... Art's brilliant and sometimes bitter wit would break the tension and lift the
oppressive burden we all carried and we would feel the blessed relief of laughter that
enabled ...all of us to survive those terrible months.
When the verdict was announced in favor of the National
Guardsmen, it was Arthur that announced that the trial proved that the constitution had
While the families waited during the appeal process, the Kent State Administration once
again showed its insensitivity to the history of May 4, 1970. After the construction of
the gymnasium annex on Blanket Hill, which destroyed part of the site of the shootings,
Arthur Krause vowed never to step foot on the Kent State campus again.
In 1979, when the other families and victims decided on an out-of-court settlement for the
murder of their children, it was Arthur who held out on giving in to that decision the
longest. While some may have attributed this to his usual stubbornness, others attributed
it to the devoted love he had for his daughter Allison. As one of the lawyers put it,
"He doesn't want to give in to a settlement because it means he'll have to give up
Dean Kahler, shot on May 4, 1970, spoke truthfully when he told me "the sense of loss
Arthur felt for his daughter was very prevalent when you were around him. He never really
fully recuperated from her death. It was the focal point of his life and he
was determined to get justice." Tom Grace, also wounded in 1970, observes:
Without Arthur's drive, his fortitude, his
unmovable presence, the drive for justice may well have stalled. Our quest is not
finished. Yet, Arthur's efforts have allowed us, in some small measure to answer yes to
the question that Doris Krause asked nineteen years ago: "Do we say that there is
While Arthur's years in the battlefield of the United
States' court system came to an end, the pain of the loss of his daughter did not. And his
bitterness toward the Kent State administration did not fade either. Arthur told me this
past summer that he was still waiting for an official notification of Allison's death. I
am sure that he was conscious of this when he told the Ravenna Record Courier in 1986 that
the Kent State administration was "a worthless organization."
Arthurs last years were spent enduring the emotional roller coaster of the May 4
Memorial building process. And he did not keep his emotions to himself. Alan Canfora,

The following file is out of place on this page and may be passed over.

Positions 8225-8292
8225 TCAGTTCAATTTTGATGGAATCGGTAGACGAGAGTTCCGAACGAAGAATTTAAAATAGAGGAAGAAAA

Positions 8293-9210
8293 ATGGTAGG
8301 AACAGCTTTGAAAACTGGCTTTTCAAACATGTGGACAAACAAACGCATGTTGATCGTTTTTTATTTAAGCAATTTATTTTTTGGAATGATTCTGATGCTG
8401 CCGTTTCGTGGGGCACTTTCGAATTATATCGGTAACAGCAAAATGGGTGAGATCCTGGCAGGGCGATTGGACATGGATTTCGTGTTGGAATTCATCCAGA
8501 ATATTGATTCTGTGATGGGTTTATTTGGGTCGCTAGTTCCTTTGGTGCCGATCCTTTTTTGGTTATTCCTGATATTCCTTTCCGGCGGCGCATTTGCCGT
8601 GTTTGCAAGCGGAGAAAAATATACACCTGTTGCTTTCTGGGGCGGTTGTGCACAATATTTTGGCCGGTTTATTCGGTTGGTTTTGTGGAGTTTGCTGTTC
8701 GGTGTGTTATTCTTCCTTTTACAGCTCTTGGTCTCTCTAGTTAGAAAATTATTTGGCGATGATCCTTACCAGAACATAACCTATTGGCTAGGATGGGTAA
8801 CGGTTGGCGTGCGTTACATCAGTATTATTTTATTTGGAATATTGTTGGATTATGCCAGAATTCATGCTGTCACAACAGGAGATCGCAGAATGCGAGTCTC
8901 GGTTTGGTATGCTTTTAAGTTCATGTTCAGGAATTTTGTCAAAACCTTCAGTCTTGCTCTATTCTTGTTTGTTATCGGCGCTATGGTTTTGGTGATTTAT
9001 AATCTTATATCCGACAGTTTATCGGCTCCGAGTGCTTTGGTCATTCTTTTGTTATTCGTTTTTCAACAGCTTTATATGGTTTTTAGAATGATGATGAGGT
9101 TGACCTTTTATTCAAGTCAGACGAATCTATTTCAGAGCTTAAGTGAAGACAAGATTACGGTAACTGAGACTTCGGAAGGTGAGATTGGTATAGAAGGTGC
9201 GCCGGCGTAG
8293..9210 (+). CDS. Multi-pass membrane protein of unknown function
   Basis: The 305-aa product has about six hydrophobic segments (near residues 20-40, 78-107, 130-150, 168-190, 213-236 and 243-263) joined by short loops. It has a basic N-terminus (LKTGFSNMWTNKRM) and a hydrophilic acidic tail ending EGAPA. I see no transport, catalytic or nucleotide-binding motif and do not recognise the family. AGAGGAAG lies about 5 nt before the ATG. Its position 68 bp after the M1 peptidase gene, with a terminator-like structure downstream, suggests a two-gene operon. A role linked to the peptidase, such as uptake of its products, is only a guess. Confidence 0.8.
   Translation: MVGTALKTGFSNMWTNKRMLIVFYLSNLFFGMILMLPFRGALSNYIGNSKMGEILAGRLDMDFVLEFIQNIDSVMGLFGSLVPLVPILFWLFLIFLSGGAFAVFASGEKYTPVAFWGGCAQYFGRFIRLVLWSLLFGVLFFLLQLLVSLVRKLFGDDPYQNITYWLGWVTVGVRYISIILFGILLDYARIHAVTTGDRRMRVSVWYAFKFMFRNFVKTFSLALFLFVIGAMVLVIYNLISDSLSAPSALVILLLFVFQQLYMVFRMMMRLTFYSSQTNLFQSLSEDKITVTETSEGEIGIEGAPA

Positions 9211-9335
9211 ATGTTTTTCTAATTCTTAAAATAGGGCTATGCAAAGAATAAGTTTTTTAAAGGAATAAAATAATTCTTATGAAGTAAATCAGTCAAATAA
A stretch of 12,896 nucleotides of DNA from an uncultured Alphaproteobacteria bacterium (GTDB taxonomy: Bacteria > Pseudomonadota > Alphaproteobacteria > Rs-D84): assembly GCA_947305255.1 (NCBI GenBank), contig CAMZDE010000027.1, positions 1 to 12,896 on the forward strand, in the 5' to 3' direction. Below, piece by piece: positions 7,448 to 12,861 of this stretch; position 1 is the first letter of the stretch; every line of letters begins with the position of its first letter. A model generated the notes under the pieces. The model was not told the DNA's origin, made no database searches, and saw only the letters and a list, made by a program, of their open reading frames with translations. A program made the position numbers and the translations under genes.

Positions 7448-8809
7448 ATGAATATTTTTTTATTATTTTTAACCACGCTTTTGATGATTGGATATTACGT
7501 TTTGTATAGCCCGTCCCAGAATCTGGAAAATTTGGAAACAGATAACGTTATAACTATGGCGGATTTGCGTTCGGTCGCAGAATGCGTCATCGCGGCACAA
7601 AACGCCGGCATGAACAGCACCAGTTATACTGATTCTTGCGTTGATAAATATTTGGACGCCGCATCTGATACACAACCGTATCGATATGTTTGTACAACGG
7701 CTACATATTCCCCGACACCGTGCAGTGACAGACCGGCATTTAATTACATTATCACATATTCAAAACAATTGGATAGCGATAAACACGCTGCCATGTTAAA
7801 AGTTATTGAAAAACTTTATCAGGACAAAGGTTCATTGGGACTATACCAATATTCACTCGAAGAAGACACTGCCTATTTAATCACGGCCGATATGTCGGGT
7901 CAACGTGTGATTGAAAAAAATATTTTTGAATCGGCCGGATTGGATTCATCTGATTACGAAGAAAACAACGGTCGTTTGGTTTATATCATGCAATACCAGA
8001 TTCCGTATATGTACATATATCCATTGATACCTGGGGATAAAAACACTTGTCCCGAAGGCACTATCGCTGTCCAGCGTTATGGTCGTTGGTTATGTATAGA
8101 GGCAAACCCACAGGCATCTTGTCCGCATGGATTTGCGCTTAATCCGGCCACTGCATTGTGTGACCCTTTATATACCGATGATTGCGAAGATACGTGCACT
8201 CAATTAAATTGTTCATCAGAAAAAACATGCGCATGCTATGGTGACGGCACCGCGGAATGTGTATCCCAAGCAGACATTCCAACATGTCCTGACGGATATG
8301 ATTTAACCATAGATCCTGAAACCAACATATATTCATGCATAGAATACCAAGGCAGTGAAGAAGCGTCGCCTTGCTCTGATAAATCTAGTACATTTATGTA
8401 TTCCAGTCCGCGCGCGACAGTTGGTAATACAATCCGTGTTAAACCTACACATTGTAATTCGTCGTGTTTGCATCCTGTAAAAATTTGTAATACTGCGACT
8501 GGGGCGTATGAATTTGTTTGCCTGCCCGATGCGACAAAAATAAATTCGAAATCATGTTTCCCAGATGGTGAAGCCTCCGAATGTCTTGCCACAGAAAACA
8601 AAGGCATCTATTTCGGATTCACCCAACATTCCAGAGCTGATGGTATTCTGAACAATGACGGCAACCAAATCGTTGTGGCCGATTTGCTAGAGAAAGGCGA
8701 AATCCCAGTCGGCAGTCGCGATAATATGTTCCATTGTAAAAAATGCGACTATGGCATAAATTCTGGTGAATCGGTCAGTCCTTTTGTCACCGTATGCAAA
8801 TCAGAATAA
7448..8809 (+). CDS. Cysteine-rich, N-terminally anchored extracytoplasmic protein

another student wounded in 1970, told me of some of his last conversations with Arthur:
As Arthur suffered the pain of his terminal
illness, he poignantly described his continued frustrations as a result of the cover-up of
his daughter's murder and the continued failure of Kent State University to create a
lasting memorial tribute in memory of his daughter Allison."
It's a shame that Arthur could not have observed the final
vindication of his daughter's death. But, as pointed out earlier, he was very pragmatic.
Arthur told me last July, "Anybody that would believe that Kent State University
would make any attempt to meet the desires of the Kent State families must also believe in
the tooth fairy."
What does Arthur Krause's death mean? It's too soon to know the broader ramifications in
the struggle to remember May 4. 1970. On a more personal level, Sandy Rosen says it best:
"He marked our lives, so that we are richer for having known him and much poorer now
that he is gone." Speaking for myself and all of the others who have fought against
the whitewashing of the facts of May 4, 1 feel like I've lost my father.
So how do we really pay tribute to such a man
as Arthur Krause? Words are not enough.
We could start by emulating his passion for justice. We can
remove the apathy from our own lives. We can build a proper memorial to the memory of
Allison, Bill, Jeff, and Sandy--one that is fitting to the magnitude of the event. We can
heed Arthur's own advice,
"If you don't stand up for your own rights
they will be taken away from you just like they were from Allison."You can love your
own children as Arthur loved his.